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In my post, Exploring something new, Chris Klug asked:

Those trees really give the image some nice framing. I wonder: have you come to any conclusions yet about people and their love for Leica cameras? Any insights?

The bold emphasis is mine. Chris seems to have knack for asking those interesting questions that cannot be answered with a simple yes or no, but hey, it keeps me in business. :-)

I’ve been pondering this since he asked, thinking about my own experience with the M6 since I’ve had it. First, a little side step.

When I was in NYC with Tom, The Photo Father, we were walking up 5th Avenue. I spotted a man with a Leica around his neck. Leica’s, it seems, to someone who knows about Leica’s are very noticeable. To those who don’t know, they seem to be nearly invisible. As we passed, I stopped, turned around and called the man back. Not only did he have a Leica, is was the brand new M9. Tom and I engaged him in a short conversation and found that he was from Spain. What I remember most, though, is that he said: I really like the M9. It’s cool. It’s digital, and it’s fun. BUT I will probably go back to shooting with the M6 because I like it better.

My own experience with the camera has been quite favorable. I wrote about it here in September of 2009. Nothing’s changed. Ergonomically, I like my D300 better. It fits my hand better, but nothing that I own, beats this camera for stealth. If I were to compare it the Olympus 35 LC, well, they both get the shot, but the Leica just feels better. It’s heavier, the controls are positioned better, and it just gets out of the way and lets you do your job. Take photographs.

I just read a post on T.O.P. called: Leica, could be worse. Mike asserts that Leica cameras are a Veblen good. A type of product that defies normal market trends. In other words, the desire for the good does NOT decrease once the price goes up. In some cases, it can actually increase. Well, personally, the M9 is priced out of my range and I have no desire for it anyway. I like my rangefinders to be film, I think.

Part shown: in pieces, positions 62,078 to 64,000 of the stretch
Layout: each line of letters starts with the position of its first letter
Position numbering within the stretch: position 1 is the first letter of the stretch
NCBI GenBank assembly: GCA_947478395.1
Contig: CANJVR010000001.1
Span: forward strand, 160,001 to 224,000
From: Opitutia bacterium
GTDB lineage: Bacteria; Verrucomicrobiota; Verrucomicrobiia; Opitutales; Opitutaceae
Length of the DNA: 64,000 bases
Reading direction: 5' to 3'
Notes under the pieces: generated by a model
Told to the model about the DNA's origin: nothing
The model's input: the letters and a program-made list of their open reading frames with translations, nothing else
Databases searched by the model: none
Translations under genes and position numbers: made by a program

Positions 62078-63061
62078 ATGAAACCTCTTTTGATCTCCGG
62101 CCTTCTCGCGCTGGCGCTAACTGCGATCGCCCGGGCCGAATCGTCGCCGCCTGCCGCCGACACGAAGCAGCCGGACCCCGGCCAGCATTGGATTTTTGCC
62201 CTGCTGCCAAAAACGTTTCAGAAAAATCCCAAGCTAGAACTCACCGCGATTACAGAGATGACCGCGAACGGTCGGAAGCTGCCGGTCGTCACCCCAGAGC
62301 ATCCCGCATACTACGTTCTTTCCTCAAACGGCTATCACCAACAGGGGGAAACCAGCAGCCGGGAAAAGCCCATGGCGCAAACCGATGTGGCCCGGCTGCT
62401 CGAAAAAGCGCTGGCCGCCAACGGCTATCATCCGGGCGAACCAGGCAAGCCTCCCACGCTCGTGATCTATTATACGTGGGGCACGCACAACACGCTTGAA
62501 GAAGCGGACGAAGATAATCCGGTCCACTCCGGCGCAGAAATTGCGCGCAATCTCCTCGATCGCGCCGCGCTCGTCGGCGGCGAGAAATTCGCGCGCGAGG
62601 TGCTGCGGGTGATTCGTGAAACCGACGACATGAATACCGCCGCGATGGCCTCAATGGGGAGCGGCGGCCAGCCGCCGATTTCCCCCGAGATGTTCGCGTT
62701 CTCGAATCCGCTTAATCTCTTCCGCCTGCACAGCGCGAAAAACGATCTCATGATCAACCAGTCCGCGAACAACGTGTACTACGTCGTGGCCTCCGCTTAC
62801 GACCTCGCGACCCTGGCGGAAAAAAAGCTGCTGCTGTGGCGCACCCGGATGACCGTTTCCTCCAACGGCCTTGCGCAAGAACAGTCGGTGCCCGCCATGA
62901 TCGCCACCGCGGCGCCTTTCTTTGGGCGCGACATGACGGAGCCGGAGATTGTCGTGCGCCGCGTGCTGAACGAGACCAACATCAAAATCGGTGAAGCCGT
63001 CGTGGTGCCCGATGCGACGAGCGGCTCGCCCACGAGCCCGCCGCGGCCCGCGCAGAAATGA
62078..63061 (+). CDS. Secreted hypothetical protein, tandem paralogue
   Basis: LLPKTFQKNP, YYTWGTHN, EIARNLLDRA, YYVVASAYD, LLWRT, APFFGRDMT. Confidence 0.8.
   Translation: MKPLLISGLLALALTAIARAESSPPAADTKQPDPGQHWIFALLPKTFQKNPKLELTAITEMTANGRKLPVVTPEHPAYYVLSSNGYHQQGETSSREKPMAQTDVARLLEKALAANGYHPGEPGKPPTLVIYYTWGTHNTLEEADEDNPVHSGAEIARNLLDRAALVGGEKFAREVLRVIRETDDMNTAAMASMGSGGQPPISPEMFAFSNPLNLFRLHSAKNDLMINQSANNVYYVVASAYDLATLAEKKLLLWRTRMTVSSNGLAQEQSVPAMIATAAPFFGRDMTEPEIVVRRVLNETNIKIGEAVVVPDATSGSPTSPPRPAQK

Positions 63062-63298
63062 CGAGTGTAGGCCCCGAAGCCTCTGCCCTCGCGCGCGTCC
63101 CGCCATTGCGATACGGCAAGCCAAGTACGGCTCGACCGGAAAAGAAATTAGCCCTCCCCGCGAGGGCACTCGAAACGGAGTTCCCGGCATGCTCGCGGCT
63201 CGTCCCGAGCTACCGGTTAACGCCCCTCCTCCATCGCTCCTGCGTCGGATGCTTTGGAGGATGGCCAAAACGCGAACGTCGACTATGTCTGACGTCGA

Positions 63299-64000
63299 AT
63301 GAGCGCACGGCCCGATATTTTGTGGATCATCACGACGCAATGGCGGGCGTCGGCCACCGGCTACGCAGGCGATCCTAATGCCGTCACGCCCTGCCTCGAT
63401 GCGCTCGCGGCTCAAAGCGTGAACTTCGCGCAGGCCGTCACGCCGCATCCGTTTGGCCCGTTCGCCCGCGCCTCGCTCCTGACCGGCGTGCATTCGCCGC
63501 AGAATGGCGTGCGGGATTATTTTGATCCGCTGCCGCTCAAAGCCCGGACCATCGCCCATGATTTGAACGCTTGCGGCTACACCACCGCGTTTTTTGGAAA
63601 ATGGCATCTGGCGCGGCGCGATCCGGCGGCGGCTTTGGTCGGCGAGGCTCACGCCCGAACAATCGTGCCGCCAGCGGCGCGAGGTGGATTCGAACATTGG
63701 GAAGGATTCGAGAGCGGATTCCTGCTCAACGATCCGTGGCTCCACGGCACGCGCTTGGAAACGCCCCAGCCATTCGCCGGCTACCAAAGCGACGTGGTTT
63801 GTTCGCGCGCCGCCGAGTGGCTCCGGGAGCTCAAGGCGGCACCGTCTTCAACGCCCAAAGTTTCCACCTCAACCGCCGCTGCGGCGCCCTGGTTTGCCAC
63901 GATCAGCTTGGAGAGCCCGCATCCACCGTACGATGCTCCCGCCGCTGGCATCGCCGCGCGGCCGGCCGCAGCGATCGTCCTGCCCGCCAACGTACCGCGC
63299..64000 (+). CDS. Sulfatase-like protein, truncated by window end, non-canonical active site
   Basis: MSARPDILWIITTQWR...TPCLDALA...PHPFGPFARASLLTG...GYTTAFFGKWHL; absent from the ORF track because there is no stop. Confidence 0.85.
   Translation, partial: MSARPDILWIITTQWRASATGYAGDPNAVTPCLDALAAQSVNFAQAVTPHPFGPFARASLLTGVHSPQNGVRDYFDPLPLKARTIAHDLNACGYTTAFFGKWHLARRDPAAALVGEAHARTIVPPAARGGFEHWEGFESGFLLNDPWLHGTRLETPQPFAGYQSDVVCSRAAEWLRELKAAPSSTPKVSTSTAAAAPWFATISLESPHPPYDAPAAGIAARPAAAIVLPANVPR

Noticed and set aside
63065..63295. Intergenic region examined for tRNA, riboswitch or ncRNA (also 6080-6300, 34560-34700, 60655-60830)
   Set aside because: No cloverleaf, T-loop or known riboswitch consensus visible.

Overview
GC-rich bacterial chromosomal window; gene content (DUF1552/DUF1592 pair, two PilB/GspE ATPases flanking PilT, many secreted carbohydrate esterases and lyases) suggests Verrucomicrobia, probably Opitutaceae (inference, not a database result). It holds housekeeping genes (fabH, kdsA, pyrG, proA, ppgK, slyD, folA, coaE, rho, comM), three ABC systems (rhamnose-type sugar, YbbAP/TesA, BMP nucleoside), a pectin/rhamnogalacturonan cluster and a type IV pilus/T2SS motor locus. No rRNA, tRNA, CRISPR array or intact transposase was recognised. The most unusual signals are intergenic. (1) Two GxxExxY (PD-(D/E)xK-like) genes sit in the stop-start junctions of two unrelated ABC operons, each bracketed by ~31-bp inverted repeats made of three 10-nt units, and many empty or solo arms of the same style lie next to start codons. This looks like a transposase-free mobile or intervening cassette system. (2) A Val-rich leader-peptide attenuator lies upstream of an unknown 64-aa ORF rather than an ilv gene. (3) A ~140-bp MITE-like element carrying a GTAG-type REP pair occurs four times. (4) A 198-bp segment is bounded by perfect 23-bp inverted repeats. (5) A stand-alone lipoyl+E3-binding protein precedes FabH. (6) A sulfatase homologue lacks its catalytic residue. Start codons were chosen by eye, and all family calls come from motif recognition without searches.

I don’t own this camera because other people cannot own it. That wouldn’t make it more important to me. I bought it because I got a good deal; I could help out a friend, and I was very curious as to what was the big deal. I still cannot fathom what is the big deal other than my personal feelings that when I hold the camera, it feels like a quality engineered tool. Could I get the same shots with my Olympus? Absolutely. I have no doubt about it. I might miss a few more because it is so easy to upset the settings on the Oly, but as far as image quality and the ability to get the shot, I think that I’d be hard pressed to tell.

Personally, I think that people want to believe that it is better because they paid more for it. It’s kind of like going to a retail store and buying $100 audio cables and believing that you are seeing a better picture on your screen than I get with my $25 cables. Maybe you are. Maybe you’re not. Both are conducting electricity. One may have a little more loss than the other, but not so much as to make a difference to the eye. Also, more important, is the legacy that the camera has. History counts! During the time that it was made famous, it was certainly the best instrument made. Now, there are many other cameras that can match its abilities for far less money.

So, Chris, that’s what I think. Now, hang on for the contradictory statement: I don’t think that there is anything special, certainly not magical, about the camera, but I’m glad that I have one. :-)

Context
Photographic Prognostication

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